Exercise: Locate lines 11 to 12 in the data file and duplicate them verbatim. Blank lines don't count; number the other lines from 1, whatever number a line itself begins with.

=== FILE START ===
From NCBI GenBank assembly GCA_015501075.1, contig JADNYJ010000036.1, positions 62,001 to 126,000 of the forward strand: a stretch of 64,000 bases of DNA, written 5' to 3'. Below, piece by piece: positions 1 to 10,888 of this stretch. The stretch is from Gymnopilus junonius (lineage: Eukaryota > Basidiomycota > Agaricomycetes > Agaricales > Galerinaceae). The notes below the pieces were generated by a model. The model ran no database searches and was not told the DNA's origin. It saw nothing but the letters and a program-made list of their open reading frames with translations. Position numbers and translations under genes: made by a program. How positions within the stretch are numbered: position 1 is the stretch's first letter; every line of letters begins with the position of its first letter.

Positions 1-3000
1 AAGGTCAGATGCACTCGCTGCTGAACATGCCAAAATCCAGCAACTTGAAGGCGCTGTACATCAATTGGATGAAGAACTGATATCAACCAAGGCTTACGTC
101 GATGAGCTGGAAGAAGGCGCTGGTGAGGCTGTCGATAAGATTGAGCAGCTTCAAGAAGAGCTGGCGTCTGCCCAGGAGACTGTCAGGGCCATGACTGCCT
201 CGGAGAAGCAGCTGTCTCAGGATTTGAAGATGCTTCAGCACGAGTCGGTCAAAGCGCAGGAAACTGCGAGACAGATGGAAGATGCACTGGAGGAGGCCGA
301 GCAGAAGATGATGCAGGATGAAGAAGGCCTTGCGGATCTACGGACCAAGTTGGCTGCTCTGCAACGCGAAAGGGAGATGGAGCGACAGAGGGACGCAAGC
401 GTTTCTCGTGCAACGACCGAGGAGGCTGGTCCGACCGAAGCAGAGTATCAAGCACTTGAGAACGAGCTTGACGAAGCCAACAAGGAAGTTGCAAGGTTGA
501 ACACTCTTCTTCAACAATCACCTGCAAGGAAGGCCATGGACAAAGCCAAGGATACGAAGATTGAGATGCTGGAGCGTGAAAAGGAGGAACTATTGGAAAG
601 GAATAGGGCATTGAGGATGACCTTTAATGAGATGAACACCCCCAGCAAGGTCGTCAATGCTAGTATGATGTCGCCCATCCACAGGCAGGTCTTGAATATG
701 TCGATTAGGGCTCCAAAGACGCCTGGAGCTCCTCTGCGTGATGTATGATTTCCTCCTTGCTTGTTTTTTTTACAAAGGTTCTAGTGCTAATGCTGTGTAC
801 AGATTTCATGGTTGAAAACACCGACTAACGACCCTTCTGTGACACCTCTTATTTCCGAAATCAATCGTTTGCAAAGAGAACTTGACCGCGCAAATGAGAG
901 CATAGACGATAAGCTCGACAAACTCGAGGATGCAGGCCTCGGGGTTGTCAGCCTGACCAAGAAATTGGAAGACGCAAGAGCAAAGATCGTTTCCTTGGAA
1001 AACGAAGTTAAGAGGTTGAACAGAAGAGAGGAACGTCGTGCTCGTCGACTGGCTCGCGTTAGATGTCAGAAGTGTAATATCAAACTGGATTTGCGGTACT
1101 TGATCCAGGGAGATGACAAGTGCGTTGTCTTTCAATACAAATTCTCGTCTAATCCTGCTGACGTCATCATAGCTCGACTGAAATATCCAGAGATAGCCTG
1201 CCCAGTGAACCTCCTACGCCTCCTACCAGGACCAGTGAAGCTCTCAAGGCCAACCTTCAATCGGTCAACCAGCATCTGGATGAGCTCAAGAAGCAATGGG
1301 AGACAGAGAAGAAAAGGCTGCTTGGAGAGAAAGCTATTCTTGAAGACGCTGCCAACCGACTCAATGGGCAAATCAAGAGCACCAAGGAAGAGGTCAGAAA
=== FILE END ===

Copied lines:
801 AGATTTCATGGTTGAAAACACCGACTAACGACCCTTCTGTGACACCTCTTATTTCCGAAATCAATCGTTTGCAAAGAGAACTTGACCGCGCAAATGAGAG
901 CATAGACGATAAGCTCGACAAACTCGAGGATGCAGGCCTCGGGGTTGTCAGCCTGACCAAGAAATTGGAAGACGCAAGAGCAAAGATCGTTTCCTTGGAA